What has been revealed by Snowdon goes far, far beyond keeping our nation safe from external evils; it has much more to do with controlling a domestic population, and despite groans and sobs of denial from those in the know, I can’t believe – I refuse to believe – that this massive accumulation of data can and will not be used for financial and potentiary gain by those in a position to access and use it.

And the fact that this mind-boggling misuse power was authorized years ago by the “patriot act” does not make it any more right. I’m glad it came to light, and I’m glad there’s a dialog going on, and I hope that some people are going to get their feet held to the fire, and I hope that what comes out of it is more transparency, and better for the citizenry of our country than for the power brokers.

I don’t condone illegal behavior. But I do believe in the principle of the “greater good.” I think Mr. Snowdon has recognized that his actions would carry a heavy price, and it was a price he is willing to pay to act according to the dictates of his conscience. I have no idea how all this is going to play out, but for me, at this moment, I’m keeping him in the plus column.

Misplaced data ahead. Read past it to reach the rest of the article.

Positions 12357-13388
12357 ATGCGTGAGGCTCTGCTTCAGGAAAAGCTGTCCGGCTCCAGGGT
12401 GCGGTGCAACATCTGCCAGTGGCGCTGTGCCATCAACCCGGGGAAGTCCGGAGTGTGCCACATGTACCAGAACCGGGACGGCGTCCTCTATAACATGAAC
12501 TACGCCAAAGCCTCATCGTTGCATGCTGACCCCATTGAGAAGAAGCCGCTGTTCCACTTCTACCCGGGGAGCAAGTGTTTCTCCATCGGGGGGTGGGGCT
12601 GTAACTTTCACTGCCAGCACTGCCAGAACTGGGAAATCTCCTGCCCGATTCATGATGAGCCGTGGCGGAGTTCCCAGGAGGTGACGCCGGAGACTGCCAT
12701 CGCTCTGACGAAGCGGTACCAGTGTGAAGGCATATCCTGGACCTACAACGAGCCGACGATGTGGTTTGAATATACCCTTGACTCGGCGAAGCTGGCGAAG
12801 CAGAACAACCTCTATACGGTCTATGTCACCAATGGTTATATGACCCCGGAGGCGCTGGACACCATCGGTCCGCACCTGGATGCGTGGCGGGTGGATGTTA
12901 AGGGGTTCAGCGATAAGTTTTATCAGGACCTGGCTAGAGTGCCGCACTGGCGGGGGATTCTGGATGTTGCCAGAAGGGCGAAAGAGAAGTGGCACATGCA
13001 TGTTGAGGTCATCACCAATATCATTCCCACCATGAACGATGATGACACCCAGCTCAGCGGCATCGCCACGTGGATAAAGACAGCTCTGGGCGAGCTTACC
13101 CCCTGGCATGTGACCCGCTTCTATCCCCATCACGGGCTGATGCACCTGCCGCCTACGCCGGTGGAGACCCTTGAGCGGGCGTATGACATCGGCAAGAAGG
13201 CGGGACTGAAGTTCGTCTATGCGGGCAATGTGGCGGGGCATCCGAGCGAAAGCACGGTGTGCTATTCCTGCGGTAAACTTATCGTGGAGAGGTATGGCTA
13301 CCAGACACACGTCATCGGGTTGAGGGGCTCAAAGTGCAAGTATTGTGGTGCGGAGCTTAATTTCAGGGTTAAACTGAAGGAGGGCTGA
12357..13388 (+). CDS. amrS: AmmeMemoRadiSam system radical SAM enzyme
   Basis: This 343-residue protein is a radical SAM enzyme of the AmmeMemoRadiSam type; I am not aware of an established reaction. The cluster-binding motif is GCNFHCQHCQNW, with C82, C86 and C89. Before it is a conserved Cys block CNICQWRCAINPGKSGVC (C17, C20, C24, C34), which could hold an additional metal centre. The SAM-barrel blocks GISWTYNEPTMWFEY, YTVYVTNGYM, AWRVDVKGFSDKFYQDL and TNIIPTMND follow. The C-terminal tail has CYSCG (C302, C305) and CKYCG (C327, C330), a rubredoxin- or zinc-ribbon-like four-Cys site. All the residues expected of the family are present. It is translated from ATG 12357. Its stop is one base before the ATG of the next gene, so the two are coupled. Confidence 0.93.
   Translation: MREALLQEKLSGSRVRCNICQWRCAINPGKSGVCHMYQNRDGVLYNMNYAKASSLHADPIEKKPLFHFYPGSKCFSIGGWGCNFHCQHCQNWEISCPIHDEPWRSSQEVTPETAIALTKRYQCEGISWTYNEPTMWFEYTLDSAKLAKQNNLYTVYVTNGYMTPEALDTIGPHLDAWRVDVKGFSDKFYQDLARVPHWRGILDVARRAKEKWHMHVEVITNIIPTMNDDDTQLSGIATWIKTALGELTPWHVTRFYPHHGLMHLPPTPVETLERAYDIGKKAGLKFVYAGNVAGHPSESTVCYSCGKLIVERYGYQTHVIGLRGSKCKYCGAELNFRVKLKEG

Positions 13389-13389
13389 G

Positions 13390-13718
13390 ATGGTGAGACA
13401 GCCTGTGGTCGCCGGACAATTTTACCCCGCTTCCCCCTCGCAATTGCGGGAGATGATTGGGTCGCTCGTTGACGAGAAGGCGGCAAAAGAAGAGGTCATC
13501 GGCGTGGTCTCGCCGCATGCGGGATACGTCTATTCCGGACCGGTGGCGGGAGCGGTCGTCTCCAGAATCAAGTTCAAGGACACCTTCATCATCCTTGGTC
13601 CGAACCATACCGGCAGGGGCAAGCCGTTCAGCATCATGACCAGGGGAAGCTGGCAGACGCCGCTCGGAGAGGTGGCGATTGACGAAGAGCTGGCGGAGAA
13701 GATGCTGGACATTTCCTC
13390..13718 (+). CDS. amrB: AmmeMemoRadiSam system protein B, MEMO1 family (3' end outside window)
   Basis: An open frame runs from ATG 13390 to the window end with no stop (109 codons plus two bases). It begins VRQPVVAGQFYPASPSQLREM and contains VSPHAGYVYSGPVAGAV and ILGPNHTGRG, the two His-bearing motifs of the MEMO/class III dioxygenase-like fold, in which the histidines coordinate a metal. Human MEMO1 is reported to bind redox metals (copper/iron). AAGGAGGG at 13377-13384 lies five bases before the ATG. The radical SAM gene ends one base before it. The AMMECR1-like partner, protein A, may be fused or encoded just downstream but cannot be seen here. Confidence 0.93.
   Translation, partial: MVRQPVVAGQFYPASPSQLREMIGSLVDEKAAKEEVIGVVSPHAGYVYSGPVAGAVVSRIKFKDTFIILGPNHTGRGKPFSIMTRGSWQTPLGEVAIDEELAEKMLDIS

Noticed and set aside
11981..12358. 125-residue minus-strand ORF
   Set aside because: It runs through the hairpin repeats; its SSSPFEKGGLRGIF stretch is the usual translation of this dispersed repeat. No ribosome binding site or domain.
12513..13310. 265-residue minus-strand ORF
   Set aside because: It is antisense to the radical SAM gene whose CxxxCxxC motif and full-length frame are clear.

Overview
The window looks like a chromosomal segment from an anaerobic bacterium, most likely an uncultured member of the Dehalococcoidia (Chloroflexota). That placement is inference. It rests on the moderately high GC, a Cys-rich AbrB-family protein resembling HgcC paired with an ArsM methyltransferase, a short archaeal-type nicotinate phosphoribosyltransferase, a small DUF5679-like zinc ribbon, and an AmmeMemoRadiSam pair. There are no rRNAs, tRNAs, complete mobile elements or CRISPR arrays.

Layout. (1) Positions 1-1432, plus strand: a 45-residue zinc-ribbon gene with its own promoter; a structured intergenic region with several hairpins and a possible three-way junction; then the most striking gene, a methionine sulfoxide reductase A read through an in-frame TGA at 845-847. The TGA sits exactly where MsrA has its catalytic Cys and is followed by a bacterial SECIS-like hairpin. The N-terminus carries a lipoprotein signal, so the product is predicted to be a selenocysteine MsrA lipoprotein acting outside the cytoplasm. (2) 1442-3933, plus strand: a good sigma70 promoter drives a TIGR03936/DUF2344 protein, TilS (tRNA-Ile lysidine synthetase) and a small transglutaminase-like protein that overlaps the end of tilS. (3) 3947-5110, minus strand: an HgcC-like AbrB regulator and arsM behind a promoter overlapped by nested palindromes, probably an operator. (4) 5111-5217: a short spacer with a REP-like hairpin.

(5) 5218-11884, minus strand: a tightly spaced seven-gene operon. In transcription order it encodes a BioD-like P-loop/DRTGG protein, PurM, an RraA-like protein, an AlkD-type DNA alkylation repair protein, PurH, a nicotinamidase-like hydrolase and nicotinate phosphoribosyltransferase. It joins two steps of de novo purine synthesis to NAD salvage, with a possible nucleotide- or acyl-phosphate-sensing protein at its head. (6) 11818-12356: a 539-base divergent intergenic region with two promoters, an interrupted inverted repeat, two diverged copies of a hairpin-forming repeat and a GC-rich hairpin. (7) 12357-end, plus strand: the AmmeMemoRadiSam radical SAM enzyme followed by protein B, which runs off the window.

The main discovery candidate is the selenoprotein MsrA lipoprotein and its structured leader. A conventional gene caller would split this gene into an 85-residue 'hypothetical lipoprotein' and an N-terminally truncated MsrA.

The Old Wolf has spoken.


[1] Somewhere out there is a science fiction story (or perhaps creative fantasy) about a special blend of coffee that mutates somewhere, and has the stunning effect of making people reasonable. After drinking some of it, the French delegate to the UN stands up and shouts, “It’s all balls!” In the end, the entire world has partaken, and governments actually start acting with decency and common sense, for the good of all the people of the world. I have never been able to relocate this story. If it sounds similar to Mark Clifton’s 1952 story “The Conqueror,” that’s not surprising – instead of coffee it was a mutant pychotropic dahlia root that changed the world:

“So it came about that one by one the members of the Politbureau tasted of the dahlia, even to the leader himself.

All of this took much time, and meanwhile heads of other nations who were not so suspicious of every shadow, and not so inaccessible, were eating regularly of the dahlia.

When finally the sincere word of peace and goodwill came ringing from Moscow to all the world, it was echoed back with all sincerity.”

A lovely story. Read it, if you’d like a smile.